A Milford man who was ordered by police to surrender his firearm, ammunition and license has been charged with misleading officers about the location of the weapon.
Mark A. Macrae, 44, a dog trainer, was arrested at noon Tuesday on a warrant for failure to surrender a firearm, failure to report a lost or transferred firearm, misleading a police officer, and intimidating a witness. He was arraigned on the charges Thursday at released on $300 cash bail, and is next scheduled to appear in court Aug. 6, according to court records.
Macrae was arrested Tuesday after a caller told police a dog had been in a van, on Alfred Road, for five hours. The dog was turned over to Milford animal control. According to the police narrative, officers seized "crack pipes and other items" from the van.
According to a police statement, Milford Police detectives Jason Ball and Antonio Carneiro and a patrol officer went on June 4 to Macrae's home and business address, at 5 Grant St., to seize his license to carry, all firearms and ammunition. Ball had recommended a suspension of the license based on "narcotic use" and Police Chief Thomas O'Loughlin agreed, according to the court record.
Balll wrote that when they arrived at the house, Macrae told them his firearm and ammunition were at his "other house." On questioning, he said the firearm was at his father's house in Maine, but could not say where the house was, only that it "was near some skiing place, in the middle of nowhere." He later provided a phone number to police.
When Ball called the father, he reported he was "very curt and non-cooperative." He said he wanted to speak to his son first and would call back. Ball reported he made numerous attempts to contact the father, who was not answering the phone.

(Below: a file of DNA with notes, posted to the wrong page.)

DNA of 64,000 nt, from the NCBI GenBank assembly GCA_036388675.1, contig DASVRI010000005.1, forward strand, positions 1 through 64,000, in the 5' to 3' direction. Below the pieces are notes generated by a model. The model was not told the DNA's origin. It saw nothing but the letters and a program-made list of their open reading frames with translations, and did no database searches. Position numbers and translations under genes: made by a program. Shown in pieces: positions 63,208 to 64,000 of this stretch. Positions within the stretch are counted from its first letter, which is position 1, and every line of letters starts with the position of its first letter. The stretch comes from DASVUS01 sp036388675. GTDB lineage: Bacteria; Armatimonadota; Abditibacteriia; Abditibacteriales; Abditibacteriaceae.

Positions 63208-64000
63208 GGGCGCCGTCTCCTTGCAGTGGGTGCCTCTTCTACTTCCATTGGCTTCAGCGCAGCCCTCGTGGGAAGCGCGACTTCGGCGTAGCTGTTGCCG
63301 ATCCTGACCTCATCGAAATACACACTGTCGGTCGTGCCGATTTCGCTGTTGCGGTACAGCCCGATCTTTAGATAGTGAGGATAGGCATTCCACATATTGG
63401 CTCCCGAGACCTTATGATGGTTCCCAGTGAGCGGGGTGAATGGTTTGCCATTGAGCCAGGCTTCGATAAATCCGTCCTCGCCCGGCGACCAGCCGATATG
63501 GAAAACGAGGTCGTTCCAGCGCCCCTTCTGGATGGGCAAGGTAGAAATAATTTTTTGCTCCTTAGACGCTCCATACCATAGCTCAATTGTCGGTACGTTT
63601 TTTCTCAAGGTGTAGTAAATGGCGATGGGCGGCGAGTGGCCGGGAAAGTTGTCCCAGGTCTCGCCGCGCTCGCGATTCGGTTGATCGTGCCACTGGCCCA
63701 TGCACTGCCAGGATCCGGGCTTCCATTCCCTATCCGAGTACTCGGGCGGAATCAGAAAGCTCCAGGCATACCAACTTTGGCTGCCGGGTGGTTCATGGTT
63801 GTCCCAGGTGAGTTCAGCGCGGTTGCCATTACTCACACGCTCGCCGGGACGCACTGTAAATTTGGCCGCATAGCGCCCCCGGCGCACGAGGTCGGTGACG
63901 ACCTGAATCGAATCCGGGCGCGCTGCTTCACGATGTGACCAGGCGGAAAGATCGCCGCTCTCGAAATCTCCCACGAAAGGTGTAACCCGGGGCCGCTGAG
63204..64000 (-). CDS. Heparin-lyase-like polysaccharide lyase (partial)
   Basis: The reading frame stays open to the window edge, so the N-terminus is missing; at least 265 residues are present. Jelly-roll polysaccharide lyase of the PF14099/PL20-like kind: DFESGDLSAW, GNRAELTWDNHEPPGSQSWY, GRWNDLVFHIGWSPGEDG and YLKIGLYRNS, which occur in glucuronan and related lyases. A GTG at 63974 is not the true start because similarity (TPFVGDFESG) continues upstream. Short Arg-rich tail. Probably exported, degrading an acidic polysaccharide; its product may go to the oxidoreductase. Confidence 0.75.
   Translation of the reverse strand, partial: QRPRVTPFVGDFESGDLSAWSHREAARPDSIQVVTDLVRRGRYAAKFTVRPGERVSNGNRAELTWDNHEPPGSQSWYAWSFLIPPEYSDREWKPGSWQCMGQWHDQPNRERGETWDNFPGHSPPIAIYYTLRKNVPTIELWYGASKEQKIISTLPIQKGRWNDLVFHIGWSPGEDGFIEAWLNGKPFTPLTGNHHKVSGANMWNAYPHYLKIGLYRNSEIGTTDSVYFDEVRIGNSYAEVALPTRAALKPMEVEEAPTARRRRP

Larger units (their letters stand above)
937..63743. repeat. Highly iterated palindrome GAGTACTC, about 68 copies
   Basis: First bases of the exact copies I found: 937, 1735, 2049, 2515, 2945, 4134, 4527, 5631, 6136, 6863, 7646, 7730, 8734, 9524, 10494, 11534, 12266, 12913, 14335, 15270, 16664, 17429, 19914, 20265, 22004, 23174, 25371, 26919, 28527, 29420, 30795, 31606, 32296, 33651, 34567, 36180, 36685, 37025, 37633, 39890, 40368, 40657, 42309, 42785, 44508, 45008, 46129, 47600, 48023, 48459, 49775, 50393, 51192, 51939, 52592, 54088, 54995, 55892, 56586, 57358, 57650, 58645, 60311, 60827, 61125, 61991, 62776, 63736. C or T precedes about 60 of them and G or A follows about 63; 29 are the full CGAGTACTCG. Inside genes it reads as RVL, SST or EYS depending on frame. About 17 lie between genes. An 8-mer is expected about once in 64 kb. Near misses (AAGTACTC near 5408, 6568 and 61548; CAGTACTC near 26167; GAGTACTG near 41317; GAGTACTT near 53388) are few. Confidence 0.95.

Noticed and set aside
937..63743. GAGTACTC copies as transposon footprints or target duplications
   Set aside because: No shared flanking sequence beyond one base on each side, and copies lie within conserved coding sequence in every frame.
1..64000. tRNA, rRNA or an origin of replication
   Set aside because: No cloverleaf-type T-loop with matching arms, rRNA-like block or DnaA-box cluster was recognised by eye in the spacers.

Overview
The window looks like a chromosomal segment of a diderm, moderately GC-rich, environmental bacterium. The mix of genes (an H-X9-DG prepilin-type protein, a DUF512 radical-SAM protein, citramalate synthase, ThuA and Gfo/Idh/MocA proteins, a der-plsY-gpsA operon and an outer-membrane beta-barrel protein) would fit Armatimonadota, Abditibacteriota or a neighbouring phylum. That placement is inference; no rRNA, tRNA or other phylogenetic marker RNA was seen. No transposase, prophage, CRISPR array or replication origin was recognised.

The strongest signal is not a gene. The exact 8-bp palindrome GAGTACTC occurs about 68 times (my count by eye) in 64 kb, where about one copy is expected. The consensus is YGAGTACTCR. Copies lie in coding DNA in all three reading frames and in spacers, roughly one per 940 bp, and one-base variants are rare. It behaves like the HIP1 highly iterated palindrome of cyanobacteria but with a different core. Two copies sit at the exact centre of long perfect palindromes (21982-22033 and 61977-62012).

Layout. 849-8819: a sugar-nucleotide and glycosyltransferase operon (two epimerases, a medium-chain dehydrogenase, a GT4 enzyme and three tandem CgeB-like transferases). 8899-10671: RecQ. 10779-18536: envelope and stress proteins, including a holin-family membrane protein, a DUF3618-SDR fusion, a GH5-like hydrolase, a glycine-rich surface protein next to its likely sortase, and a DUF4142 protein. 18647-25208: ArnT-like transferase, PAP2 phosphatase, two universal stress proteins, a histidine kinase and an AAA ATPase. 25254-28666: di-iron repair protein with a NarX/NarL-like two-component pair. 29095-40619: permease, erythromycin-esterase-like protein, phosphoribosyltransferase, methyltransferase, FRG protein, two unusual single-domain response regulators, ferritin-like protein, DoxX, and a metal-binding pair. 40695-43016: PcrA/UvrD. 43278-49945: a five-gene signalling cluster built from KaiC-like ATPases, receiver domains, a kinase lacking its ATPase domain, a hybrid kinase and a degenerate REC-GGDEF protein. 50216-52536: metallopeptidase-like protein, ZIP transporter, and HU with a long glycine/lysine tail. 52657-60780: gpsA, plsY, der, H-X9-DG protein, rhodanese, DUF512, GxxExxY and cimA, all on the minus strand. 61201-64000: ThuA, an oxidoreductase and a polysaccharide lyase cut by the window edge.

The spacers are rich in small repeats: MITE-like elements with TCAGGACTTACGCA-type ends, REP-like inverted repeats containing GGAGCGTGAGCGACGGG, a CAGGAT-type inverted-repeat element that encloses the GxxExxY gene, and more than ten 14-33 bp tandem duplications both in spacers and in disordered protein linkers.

On June 13, Ball said he tried to follow up with Macrae. He made multiple trips to Grant Street, but made no contact. While enroute to court, he spotted his van outside police headquarters, and asked the dispatcher to have Macrae wait. Five minutes later, Ball said he returned and Macrae had left. He called him on his cell phone.
Ball's statement filed in court: "I identified myself as Detective Ball and asked him if he had his firearm from Maine, yet. [He] stated, "I don't know where it is. I thought it was in Maine but I drove all over and I thought it was in my other place in New Hampshire. ... I haven't seen it in six weeks. It could be in Maine still, but I can't find it." When Ball asked Macrae who brought the gun to Maine or New Hampshire, he responded "a friend."
"I then asked, 'does this friend have a name?' Macrae stated, "That's irrelevant."
Ball wrote that he then ordered Macrae to turn in the weapon or he would be charged. Macrae told the detective the gun "was never in Maine or New Hampshire" and said he had not seen it in six weeks, and last saw it in his van.
Ball said he told Macrae he was required to report the weapon as lost or stolen.
Ball filed a criminal application in court, seeking the arrest warrant, June 14.
"The Milford Police Department gave ample time for Macrae to surrender his firearm and has not done such. Finally, Macrae ... admits not knowing where his firearm is and 'has not seen it in six weeks' and not following the law in reporting it to law enforcement."
Ball stated he thought the firearm had been traded or exchanged by Macrae. "This officer believes the firearm is in the possession of a person that is not suited to possess a firearm."